As I’m sure you can imagine, after 15 years of doing foot surgery, I’ve been asked lots and lots of questions about bunion surgery.

I’ve answered the following questions:

What should I expect the day of bunion surgery?
Is bunion surgery painful?
How much pain should I have after bunion surgery?
Do I take pain killers after bunion surgery?
Can I walk after bunion surgery?
What do I wear on my foot after bunion surgery?
Do I wear a surgical shoe after bunion surgery?
Do I wear a brace after bunion surgery?
How long do I have to wear a shoe or brace after bunion surgery?
Do I have a cane or crutches after bunion surgery?
How long do I keep my foot dry after bunion surgery?
How do I keep my foot dry after bunion surgery?
Do I ice my foot after bunion surgery?
Do I elevate my foot after bunion surgery?
How much walking can I do after bunion surgery?
When can I walk after bunion surgery?
How much activity can I do after bunion surgery?
How much can I walk after bunion surgery?
When can I work out after bunion surgery?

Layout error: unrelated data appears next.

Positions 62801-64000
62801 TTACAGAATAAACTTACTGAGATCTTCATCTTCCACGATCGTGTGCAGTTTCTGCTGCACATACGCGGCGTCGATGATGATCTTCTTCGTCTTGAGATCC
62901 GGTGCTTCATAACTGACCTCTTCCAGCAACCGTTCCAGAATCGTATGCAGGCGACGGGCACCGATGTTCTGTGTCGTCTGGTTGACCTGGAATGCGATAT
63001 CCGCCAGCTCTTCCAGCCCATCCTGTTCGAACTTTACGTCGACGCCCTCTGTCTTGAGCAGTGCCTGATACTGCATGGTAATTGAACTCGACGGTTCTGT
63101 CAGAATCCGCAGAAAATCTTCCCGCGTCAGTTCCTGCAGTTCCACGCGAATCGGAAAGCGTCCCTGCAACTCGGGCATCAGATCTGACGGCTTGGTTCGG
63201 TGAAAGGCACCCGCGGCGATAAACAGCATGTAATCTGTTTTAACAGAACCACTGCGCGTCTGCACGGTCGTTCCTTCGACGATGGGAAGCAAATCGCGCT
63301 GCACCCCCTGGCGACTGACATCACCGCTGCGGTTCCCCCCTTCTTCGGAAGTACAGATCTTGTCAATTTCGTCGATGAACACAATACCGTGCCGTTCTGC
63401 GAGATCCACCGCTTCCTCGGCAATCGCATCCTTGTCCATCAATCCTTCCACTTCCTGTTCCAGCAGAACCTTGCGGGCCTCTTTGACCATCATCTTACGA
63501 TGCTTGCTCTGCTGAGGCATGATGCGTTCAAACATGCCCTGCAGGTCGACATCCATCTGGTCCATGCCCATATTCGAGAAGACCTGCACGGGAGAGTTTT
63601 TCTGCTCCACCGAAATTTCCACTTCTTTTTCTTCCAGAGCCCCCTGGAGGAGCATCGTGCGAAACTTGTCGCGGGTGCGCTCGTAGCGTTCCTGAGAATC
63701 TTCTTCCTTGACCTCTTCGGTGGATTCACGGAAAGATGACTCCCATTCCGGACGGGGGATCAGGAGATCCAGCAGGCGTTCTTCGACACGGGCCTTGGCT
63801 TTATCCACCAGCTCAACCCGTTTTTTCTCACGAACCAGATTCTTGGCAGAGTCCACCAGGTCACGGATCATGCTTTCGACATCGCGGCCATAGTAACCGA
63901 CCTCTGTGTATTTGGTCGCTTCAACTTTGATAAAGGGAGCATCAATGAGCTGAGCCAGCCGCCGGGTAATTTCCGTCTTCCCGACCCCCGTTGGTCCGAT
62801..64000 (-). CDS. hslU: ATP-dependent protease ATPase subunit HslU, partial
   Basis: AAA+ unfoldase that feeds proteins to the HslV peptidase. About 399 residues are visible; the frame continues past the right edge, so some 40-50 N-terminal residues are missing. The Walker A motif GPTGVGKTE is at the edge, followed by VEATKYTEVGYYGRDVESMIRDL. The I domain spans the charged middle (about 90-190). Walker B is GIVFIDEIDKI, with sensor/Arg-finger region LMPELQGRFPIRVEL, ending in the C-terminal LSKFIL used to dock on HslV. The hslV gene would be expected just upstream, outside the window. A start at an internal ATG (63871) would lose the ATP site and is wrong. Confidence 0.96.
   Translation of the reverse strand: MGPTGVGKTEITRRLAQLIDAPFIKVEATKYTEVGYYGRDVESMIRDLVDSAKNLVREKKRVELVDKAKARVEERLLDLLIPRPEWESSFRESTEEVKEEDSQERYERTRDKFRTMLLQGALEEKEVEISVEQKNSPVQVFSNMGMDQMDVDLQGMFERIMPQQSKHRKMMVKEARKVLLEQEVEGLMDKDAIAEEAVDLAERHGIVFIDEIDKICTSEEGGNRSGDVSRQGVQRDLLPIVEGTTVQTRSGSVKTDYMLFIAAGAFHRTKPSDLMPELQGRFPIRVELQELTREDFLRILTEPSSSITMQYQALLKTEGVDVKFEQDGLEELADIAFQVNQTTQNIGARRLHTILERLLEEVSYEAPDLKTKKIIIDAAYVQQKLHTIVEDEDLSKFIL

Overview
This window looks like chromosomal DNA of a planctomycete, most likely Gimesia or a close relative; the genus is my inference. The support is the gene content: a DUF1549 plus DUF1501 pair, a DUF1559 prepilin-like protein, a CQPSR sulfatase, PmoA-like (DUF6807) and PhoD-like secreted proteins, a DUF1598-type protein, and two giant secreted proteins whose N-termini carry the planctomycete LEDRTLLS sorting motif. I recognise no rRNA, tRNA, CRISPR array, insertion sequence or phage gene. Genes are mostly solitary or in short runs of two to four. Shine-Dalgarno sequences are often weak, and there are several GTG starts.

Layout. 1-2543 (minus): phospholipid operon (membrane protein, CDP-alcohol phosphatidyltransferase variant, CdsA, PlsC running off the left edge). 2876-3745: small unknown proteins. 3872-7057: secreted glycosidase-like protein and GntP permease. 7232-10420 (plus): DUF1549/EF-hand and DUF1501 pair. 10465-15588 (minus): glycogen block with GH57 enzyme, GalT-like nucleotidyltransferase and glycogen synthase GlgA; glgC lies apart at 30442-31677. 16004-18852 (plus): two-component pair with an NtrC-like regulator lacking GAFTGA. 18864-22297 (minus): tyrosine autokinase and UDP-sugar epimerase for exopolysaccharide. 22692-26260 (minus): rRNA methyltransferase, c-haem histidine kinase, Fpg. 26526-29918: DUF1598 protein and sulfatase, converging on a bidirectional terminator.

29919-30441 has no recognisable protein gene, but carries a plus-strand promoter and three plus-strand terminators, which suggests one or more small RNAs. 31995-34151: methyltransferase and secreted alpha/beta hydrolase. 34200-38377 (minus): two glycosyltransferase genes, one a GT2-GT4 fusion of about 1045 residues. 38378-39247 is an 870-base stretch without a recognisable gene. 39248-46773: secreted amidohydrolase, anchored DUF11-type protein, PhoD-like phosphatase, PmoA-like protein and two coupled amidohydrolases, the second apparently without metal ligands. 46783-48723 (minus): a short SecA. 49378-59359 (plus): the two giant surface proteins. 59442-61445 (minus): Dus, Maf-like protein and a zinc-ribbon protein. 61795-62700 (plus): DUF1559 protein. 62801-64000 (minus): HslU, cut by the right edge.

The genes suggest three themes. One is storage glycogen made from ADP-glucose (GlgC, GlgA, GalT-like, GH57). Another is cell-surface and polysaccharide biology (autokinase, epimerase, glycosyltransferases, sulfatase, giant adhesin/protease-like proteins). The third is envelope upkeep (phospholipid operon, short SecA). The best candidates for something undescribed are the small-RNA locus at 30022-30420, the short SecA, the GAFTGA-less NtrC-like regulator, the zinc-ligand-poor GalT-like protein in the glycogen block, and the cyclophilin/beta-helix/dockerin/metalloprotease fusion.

When can do the stationary bike after bunion surgery?
When can I run after bunion surgery?
How far can I run after bunion surgery?
When I can wear regular shoes after bunion surgery?
When can I wear high heels after bunion surgery?
How often should I see my doctor after bunion surgery?
When can I go back to work after bunion surgery?
Do I take antibiotics after bunion surgery?
Can I do bunion surgery on both feet at the same time?
How far apart should I do my bunion surgeries on both feet?

To see answers to all these questions click here: Recover after bunion surgery



Second Opinion for Foot Surgery in NYC

Second Opinion

Patients often come in to my office requesting a second opinion for foot surgery after they have seen another podiatrist in New York City. I always welcome my patients to seek second opinions as well.

Many times I agree with the other doctors’ recommendations for surgery. Also, many times I disagree with their recommendations. Often, I disagree because I feel they have chosen the wrong procedure for bunion surgery or hammertoe surgery.

Bunion Surgery

In regards to bunion surgery, many doctors perform distal osteotomies for large bunions that require a more proximal osteotomy. I will explain distal versus proximal osteotomies in a moment, but first let me explained why this happens. Many podiatrists are not trained or experienced in performing more difficult surgical procedures such as proximal osteotomy bunionectomies. Proximal osteotomies are much more challenging, and require much more skill than the distal osteotomies. If you have browsed this blog, you will have seen examples of large bunions that require more proximal osteotomies. This is one of my favorite topics to write about.